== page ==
Traveling by car from Split to Makarska takes 1.5 hours. Alternatively, you can take a bus. In August in Makarska, expect temperatures between 36°C during the day and 26°C at night. Cap off your sightseeing on the 21st (Fri) early enough to go by car to Dubrovnik.

Things to do in Makarska

Parks · Beaches · Outdoors · Nature

Side Trip

Highlights from your trip

Dubrovnik

— 2 nights

Pearl of the Adriatic

Along the Dalmation Coast, the city of Dubrovnik has become famous for its pedestrian-only Old Town surrounded by fortress walls, and its historical heft has earned it World Heritage Site status.
Start off your visit on the 22nd (Sat): take an in-depth tour of War Photo Limited, head off the coast to Lokrum Island, and then kick back and relax at Sveti Jakov Beach. Get ready for a full day of sightseeing on the 23rd (Sun): take in panoramic vistas at Upper Corner Tower Foundry Museum, then appreciate the extensive heritage of Dubrovnik City Walls, then paddle through the water with a kayaking and canoeing tour, and finally contemplate the long history of The Franciscan Church and Monastery.

To find reviews, where to stay, more things to do, and more tourist information, you can read our Dubrovnik trip builder site.

Traveling by car from Makarska to Dubrovnik takes 3 hours. Alternatively, you can take a bus. In August in Dubrovnik, expect temperatures between 34°C during the day and 24°C at night. Finish up your sightseeing early on the 23rd (Sun) so you can go by car to Cavtat.

Things to do in Dubrovnik

Outdoors · Parks · Tours · Adventure

Cavtat

— 1 night
Easy to reach from Dubrovnik, the tiny coastal town of Cavtat is known for its Mediterranean vegetation, unspoiled waters, and diverse architecture.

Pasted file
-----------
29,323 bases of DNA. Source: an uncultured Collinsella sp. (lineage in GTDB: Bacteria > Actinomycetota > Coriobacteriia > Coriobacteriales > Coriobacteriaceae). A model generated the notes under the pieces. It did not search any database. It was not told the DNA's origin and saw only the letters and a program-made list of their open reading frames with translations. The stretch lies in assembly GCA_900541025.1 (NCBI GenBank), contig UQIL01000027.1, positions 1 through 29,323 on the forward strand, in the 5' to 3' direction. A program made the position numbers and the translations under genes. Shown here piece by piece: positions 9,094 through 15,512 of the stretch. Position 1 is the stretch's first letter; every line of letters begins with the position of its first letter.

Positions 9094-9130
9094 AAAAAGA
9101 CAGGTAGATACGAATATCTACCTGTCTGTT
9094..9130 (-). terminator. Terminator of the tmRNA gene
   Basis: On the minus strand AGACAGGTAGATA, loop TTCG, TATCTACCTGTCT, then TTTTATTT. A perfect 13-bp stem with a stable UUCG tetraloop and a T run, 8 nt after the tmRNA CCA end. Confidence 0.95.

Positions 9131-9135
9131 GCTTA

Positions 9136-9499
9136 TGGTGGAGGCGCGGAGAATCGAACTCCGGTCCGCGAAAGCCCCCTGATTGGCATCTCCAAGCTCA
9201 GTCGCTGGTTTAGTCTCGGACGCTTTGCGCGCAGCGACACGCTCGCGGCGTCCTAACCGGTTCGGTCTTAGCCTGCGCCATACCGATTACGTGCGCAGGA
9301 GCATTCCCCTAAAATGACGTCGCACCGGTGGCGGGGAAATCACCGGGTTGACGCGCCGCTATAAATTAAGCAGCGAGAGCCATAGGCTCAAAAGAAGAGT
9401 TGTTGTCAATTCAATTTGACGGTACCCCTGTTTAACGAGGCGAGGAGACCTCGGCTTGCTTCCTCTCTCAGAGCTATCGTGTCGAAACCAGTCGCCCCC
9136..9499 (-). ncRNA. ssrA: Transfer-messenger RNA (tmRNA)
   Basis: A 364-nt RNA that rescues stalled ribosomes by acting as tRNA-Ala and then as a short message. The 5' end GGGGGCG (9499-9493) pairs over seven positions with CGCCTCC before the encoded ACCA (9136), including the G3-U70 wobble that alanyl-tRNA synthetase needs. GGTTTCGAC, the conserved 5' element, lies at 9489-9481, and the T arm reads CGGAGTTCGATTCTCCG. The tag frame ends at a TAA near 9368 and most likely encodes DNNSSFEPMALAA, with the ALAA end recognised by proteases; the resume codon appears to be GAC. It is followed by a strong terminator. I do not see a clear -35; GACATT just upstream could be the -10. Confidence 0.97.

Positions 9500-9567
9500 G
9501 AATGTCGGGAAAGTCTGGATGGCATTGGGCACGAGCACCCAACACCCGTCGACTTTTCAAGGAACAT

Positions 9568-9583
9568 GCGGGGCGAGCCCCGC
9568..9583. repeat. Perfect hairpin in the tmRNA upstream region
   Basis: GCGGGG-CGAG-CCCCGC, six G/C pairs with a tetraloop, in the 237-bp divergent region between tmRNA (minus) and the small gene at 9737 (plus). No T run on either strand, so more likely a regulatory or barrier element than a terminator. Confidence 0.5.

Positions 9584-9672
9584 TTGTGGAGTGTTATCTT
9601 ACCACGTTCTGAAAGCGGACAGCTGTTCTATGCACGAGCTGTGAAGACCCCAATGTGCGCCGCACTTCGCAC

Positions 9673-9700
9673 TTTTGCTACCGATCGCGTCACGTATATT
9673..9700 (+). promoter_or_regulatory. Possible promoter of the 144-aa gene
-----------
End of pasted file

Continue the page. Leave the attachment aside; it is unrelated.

On the 24th (Mon), make a trip to Cavtat Cemetery, then stop by Cavtat Old Town, then pause for some serene contemplation at Church of Our Lady of the Snow, and finally take in the waterfront at Cavtat Seaside Promenade.

Take the guesswork out of planning a Cavtat vacation by using our trip itinerary maker.

Cavtat is very close to Dubrovnik. In August, daytime highs in Cavtat are 35°C, while nighttime lows are 24°C. Finish up your sightseeing early on the 24th (Mon) so you can travel back home.

Things to do in Cavtat

Historic Sites · Neighborhoods

Dalmatia travel guide

4.4
Historic Walking Areas · Landmarks · Historic Sites
Known for its warm sea, wooded islands, preserved medieval cities, and beaches of white sand and soft pebble, Dalmatia remains separated from the inland area by a barren mountain range, the Dinaric Alps. Secluded coves, caves, coral reefs, shipwrecks, and Robinson Crusoe-style islets beckon visitors, who often come to explore by diving or yachting. Known for cuisine including seafood, Croatian wines, and olive oils, the region maintains a cozy atmosphere thanks to small, family-run restaurants. Fortified coastal towns here bear traces of the land's many conquerors, including Illyrians, Greeks, Romans, Byzantines, Venetians, and Austro-Hungarians. Medieval piazzas and streets lined with Gothic, Renaissance, and Baroque palaces welcome visitors with art festivals, food, and music.